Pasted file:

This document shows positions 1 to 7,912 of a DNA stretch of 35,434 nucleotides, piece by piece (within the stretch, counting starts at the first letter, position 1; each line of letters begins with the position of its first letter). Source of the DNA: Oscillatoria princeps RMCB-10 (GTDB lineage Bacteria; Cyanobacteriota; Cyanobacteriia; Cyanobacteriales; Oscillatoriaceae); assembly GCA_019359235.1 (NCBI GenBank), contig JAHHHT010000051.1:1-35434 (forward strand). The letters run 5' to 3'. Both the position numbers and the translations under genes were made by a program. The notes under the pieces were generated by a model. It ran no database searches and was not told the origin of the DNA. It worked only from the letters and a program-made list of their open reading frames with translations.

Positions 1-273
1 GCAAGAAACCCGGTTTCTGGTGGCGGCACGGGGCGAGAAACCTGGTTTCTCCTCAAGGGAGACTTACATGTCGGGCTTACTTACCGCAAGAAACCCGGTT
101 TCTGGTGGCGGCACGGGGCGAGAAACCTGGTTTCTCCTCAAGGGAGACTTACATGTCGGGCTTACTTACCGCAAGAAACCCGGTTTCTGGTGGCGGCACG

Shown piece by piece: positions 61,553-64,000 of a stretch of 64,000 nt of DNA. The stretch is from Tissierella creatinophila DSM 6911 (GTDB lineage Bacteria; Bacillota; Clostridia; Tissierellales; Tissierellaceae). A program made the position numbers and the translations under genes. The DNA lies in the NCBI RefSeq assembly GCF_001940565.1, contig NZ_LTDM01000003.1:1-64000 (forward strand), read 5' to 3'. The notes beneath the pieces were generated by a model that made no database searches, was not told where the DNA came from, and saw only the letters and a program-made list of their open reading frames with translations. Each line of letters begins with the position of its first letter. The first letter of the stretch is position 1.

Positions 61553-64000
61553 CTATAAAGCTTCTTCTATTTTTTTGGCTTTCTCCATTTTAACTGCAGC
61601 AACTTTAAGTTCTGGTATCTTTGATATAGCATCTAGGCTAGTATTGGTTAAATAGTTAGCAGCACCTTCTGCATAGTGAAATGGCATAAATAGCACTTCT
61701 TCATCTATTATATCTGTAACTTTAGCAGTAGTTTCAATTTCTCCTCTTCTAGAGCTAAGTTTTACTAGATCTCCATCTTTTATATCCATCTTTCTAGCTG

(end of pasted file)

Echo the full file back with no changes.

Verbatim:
This document shows positions 1 to 7,912 of a DNA stretch of 35,434 nucleotides, piece by piece (within the stretch, counting starts at the first letter, position 1; each line of letters begins with the position of its first letter). Source of the DNA: Oscillatoria princeps RMCB-10 (GTDB lineage Bacteria; Cyanobacteriota; Cyanobacteriia; Cyanobacteriales; Oscillatoriaceae); assembly GCA_019359235.1 (NCBI GenBank), contig JAHHHT010000051.1:1-35434 (forward strand). The letters run 5' to 3'. Both the position numbers and the translations under genes were made by a program. The notes under the pieces were generated by a model. It ran no database searches and was not told the origin of the DNA. It worked only from the letters and a program-made list of their open reading frames with translations.

Positions 1-273
1 GCAAGAAACCCGGTTTCTGGTGGCGGCACGGGGCGAGAAACCTGGTTTCTCCTCAAGGGAGACTTACATGTCGGGCTTACTTACCGCAAGAAACCCGGTT
101 TCTGGTGGCGGCACGGGGCGAGAAACCTGGTTTCTCCTCAAGGGAGACTTACATGTCGGGCTTACTTACCGCAAGAAACCCGGTTTCTGGTGGCGGCACG

Shown piece by piece: positions 61,553-64,000 of a stretch of 64,000 nt of DNA. The stretch is from Tissierella creatinophila DSM 6911 (GTDB lineage Bacteria; Bacillota; Clostridia; Tissierellales; Tissierellaceae). A program made the position numbers and the translations under genes. The DNA lies in the NCBI RefSeq assembly GCF_001940565.1, contig NZ_LTDM01000003.1:1-64000 (forward strand), read 5' to 3'. The notes beneath the pieces were generated by a model that made no database searches, was not told where the DNA came from, and saw only the letters and a program-made list of their open reading frames with translations. Each line of letters begins with the position of its first letter. The first letter of the stretch is position 1.

Positions 61553-64000
61553 CTATAAAGCTTCTTCTATTTTTTTGGCTTTCTCCATTTTAACTGCAGC
61601 AACTTTAAGTTCTGGTATCTTTGATATAGCATCTAGGCTAGTATTGGTTAAATAGTTAGCAGCACCTTCTGCATAGTGAAATGGCATAAATAGCACTTCT
61701 TCATCTATTATATCTGTAACTTTAGCAGTAGTTTCAATTTCTCCTCTTCTAGAGCTAAGTTTTACTAGATCTCCATCTTTTATATCCATCTTTCTAGCTG